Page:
July 24, 2019
High on the agenda was the evolving role of the Data Protection Officer (DPO). Although their responsibilities are clearly laid out under Articles 37, 38, and 39 of the GDPR, what is perhaps not so clear is how the DPO operates most effectively within the context of a global organisation. To answer this and other key questions around data privacy, we garnered insight from an industry panel which combined legal, consulting, and sector experience at a global level.
Ashley Winton, Partner, McDermott Will & Emery (Chair)
Noriswadi Ismail, Managing Director, Data Privacy, Ankura
Adrian Leung, Data Protection Officer, Equifax UK
Luke Dixon, Legal Director, Addleshaw Goddard
Now that the dust has settled, how is the DPO role taking shape?
In the run up to the GDPR coming into effect on May 25, 2018, DPOs were primarily focused on implementation. Systems and processes were still evolving and companies were to some extent still working out how this new role fitted best with the rest of the organisation, from IT and security to strategy and the boardroom. Twelve months on, can we get a clearer picture of how global organisations are managing this new world?
Before looking at differing models it is important to acknowledge that even within the DPO role itself there are tensions. Created to provide a second line of defence, yet often playing a key role in designing, operationalising, and running data privacy programmes, how do they manage this apparent identity crisis? Adrian Leung, Data Protection Officer at Equifax UK, says: “I’m often asked, are you a second line function? Our aspiration is to be a second line, but right now we are more like a 1.5.” Noriswadi Ismail, Managing Director, Data Privacy, Ankura sees it as “two sides of the same coin. The independent oversight role provides valuable insight into the operational side.”
Those two sides of the coin are most useful when a DPO has a good grip of not only the legal requirements but also how they work in more practical and commercial terms within a global organization. At present, many DPOs have a strong legal or technical background but may need help to operationalise the programme. Others do not have the resources, standing, or support within the organization to be fully effective.
So, what is the best answer to this need for multiple skill sets? Adrian describes three phases during the formation of the privacy function: “the design phase, the build phase, and finally the run or BAU phase.” In an ideal world, he believes, one person could be able to work across all three, but other models are being deployed as each phase requires slightly different skills. For example, using an interim DPO to strategise and perhaps also to help initiate the building of the privacy function, then a full-time candidate can be hired to take the role on from there. Another route taken by many companies is for the existing privacy lead within an organisation to step into the DPO role. A 2018 IAPP survey found that almost six in 10 privacy leaders have taken on the DPO duties themselves. On the plus side, the DPO is likely to be well skilled and strongly placed, but on the minus side there may be issues around workload and independence.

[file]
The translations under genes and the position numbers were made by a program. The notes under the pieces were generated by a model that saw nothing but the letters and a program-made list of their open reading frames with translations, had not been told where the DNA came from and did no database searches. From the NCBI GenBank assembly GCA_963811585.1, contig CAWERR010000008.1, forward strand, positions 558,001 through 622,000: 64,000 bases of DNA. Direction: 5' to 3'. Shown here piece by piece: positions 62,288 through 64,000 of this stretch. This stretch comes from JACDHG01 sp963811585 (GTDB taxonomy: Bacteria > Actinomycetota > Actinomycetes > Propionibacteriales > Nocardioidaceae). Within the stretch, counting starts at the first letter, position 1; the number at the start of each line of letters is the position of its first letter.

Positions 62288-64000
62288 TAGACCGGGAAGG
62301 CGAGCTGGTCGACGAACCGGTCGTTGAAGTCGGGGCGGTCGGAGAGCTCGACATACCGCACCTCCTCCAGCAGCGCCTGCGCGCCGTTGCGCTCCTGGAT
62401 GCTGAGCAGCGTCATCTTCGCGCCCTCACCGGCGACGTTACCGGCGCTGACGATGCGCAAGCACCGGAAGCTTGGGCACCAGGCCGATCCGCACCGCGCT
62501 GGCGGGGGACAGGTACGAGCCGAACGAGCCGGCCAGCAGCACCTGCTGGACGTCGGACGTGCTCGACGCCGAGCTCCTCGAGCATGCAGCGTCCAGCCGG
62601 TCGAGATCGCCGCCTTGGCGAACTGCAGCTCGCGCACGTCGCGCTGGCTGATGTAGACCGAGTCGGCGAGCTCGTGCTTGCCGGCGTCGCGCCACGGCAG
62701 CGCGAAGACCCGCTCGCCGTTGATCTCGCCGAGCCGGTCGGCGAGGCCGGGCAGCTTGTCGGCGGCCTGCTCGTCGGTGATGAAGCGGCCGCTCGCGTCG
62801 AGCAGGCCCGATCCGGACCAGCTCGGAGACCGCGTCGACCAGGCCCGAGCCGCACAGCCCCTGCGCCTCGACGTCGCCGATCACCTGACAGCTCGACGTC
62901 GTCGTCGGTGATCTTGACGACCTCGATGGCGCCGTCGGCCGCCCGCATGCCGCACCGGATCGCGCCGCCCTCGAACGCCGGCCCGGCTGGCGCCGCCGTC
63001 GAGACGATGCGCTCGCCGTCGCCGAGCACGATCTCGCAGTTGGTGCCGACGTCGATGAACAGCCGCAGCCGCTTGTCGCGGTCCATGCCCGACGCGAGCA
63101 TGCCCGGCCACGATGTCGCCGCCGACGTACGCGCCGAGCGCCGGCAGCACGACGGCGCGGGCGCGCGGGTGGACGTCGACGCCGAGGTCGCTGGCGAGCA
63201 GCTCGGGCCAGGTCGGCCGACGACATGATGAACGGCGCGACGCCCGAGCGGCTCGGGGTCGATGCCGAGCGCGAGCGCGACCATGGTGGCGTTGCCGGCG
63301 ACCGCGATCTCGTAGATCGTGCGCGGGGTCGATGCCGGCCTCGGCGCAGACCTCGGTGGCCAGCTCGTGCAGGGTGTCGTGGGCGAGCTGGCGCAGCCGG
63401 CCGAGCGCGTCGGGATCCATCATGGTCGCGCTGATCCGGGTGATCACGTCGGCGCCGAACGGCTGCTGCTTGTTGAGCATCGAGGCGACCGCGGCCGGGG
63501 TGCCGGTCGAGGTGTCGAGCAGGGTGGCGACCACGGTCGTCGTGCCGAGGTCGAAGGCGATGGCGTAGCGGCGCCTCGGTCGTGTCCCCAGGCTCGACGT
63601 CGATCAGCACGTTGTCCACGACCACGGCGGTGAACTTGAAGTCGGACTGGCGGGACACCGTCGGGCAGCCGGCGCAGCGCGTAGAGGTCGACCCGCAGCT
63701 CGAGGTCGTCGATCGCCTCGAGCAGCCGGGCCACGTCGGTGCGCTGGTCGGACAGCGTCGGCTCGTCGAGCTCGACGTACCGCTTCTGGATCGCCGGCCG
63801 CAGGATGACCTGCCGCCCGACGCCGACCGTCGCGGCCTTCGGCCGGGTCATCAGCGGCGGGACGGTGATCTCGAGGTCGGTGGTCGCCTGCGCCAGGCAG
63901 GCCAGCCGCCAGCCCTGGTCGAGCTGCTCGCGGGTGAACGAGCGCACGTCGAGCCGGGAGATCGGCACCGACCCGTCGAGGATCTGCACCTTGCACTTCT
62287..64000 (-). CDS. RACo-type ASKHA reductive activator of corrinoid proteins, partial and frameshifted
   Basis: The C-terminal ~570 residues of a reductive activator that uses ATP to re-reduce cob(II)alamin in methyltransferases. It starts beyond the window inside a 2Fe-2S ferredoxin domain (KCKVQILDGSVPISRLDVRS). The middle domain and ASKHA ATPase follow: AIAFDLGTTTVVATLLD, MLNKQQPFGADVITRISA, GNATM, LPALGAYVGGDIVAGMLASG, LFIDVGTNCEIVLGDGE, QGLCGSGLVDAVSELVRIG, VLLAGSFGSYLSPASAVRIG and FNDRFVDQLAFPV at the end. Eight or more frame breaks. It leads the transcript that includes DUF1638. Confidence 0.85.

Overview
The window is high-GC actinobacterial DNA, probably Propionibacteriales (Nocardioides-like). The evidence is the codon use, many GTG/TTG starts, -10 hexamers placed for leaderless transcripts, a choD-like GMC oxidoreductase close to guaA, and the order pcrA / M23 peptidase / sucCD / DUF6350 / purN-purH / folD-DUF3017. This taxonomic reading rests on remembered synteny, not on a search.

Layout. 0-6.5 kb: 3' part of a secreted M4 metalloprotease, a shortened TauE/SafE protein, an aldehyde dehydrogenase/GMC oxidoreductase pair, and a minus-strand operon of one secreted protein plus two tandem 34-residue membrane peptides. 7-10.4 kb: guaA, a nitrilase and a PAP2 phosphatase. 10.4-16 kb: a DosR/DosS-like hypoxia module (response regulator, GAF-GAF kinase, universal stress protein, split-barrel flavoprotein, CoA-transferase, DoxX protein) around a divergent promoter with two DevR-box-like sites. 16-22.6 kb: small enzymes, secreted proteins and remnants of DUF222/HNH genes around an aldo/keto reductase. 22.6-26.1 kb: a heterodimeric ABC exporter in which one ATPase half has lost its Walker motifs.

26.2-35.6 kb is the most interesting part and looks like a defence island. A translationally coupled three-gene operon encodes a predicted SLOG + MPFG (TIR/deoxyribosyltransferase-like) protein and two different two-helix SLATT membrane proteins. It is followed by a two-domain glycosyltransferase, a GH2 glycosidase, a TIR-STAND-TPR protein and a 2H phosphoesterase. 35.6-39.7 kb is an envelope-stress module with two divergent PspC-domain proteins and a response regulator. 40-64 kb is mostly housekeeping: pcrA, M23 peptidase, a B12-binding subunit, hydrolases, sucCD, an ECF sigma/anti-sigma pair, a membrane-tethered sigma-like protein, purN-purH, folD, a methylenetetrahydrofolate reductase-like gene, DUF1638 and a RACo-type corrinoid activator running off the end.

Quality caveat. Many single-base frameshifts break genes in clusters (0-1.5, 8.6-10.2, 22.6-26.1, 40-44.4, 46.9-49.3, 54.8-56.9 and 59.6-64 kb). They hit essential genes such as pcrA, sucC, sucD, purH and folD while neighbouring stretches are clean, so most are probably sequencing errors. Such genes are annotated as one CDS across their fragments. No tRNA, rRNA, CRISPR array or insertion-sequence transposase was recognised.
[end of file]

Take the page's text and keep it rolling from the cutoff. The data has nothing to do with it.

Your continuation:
One thing is certain, however: the multiple demands of the job mean that DPOs are in short supply, with an estimated 75,000 vacancies worldwide and 20,000 in Europe alone.
How are global organisations deploying the DPO role across multiple territories, subsidiaries, and jurisdictions?
Given the focus on GDPR, it can be easy to forget that many territories both within and outside of the EU already had their own established models around data protection regulation. Indeed, the current DPO role is believed to be firmly based on the German model that precedes it. Existing approaches in, for example, the US and Singapore, alongside emerging legislation such as The California Consumer Privacy Act and India’s Draft Data Protection Bill also need to be taken into account. So, for an organisation with customers across the world, how is data privacy managed?
The key appears to be by combining a global perspective with the need to acknowledge the different requirements within individual countries. Adrian sums this up succinctly as “globally aligned, locally deployed.” By which he means although differences will persist in terms of both regulatory and market pressures, mapping these out within one global framework helps to simplify the problem and create one roadmap for a common journey. Reporting lines are also likely to vary across regions, with some DPOs reporting to the Chief Security Officer, others to the Chief Technical Officer, IT head or even Chief Executive Officer. While a single set of reporting lines may not work effectively across all industries and regions, legacy structures should be revisited as data privacy processes mature and the ‘natural fit’ becomes clearer.
Noriswadi outlined a number of models from a regional perspective, beginning with the US where what they call the Chief Privacy Officer (CPO) operates within a centralised framework. “However, because of GDPR, there is a clear obligation to have a DPO in Europe to act as a key contact,” explains Noriswadi, So, what was a centralised governance model becomes more of a hybrid model.